The point is that traditional thought is that you should double one roll before the doubling window will close. That is why in low volatility positions where the take is trivial it is usually not a double. Because you can always double next roll without concern of losing your market.
I think your doubling window is closer to closed than you are giving it credit for.

Quote:
But imagine you roll in that position instead of doubling then a negative parlay happens against you, say you roll 21 and I respond with 66. Wouldn't you be happy you did not ship the cube?
That's like saying "Aren't you glad you called even though you didn't have odds to draw?"

Quote:
By holding the cube when you will not lose your market, it gives you the opportunity to change your mind on the double when the next 2 ply reduces your equity.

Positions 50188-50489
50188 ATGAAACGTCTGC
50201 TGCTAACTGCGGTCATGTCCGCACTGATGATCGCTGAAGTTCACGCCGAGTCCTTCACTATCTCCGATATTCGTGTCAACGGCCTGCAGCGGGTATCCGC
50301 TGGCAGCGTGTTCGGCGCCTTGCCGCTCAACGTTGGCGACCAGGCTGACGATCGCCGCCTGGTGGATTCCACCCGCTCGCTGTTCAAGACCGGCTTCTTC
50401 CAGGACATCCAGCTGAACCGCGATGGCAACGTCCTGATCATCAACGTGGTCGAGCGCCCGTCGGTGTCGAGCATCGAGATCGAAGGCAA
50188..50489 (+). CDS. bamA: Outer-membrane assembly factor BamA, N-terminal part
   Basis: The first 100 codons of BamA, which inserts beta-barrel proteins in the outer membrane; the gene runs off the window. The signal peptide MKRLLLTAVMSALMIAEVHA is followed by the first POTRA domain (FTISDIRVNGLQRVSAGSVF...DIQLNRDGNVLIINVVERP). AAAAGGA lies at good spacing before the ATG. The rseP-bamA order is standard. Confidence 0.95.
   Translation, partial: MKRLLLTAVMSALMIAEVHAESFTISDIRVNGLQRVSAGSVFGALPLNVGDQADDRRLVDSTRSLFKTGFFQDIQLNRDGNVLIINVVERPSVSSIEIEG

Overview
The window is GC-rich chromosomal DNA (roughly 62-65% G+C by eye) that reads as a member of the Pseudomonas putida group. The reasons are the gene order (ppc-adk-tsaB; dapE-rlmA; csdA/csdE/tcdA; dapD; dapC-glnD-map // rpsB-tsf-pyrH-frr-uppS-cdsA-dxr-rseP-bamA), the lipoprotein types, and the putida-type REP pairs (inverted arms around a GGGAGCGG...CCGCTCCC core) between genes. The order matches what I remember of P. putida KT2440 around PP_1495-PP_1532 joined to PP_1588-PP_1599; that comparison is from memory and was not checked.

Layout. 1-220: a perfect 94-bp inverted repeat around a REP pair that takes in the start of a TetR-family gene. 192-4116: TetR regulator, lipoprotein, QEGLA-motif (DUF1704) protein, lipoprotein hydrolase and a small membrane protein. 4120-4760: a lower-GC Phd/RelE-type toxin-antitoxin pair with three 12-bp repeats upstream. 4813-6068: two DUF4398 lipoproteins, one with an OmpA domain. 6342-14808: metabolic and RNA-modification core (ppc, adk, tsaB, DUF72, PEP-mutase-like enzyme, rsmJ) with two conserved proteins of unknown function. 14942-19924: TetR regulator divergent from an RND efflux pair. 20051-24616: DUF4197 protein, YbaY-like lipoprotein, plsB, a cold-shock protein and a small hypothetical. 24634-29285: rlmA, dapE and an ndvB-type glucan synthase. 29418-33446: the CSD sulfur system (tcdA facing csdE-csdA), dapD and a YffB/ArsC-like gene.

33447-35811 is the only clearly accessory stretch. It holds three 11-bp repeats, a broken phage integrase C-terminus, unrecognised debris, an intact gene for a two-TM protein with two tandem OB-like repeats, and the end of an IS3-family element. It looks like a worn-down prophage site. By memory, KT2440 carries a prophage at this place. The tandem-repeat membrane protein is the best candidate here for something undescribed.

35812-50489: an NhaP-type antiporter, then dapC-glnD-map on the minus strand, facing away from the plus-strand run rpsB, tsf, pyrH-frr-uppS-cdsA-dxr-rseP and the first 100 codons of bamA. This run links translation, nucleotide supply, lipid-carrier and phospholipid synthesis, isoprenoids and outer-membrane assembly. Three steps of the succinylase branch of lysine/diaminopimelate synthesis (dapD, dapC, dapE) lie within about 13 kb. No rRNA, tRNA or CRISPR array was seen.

The bolded is the point of disagreement. I think you're much further behind than you think, which makes white's double much better than you think.
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Old 12-27-2018, 06:57 PM   #5
jjpregler
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Re: Disagreeing with XG here?

If this was a pure race, you are correct, I am down in the race and I am past the point of last take if this was a purely racing cube. But you have to remember in high anchor games which this is, you have 2 way equity, shot equity and race equity. If your shot equity is about 10%, you can take way beyond the traditional 25% equity racing cube, because now you only have to be able to win about 15% of the races, so the 8/10/12 rule does not apply here.

That only applies to a pure race with no contact. If you use the Trice racing formula n + 10% + 1 as the point of last take, here that would be 123 pips for the trailer, you can usually double the difference in a high anchor game for the respective pip count for borderline take/pass points when your opponent still has checkers on the mid-point.

So here, with the player on roll white can consider taking with pip counts up to @ 136.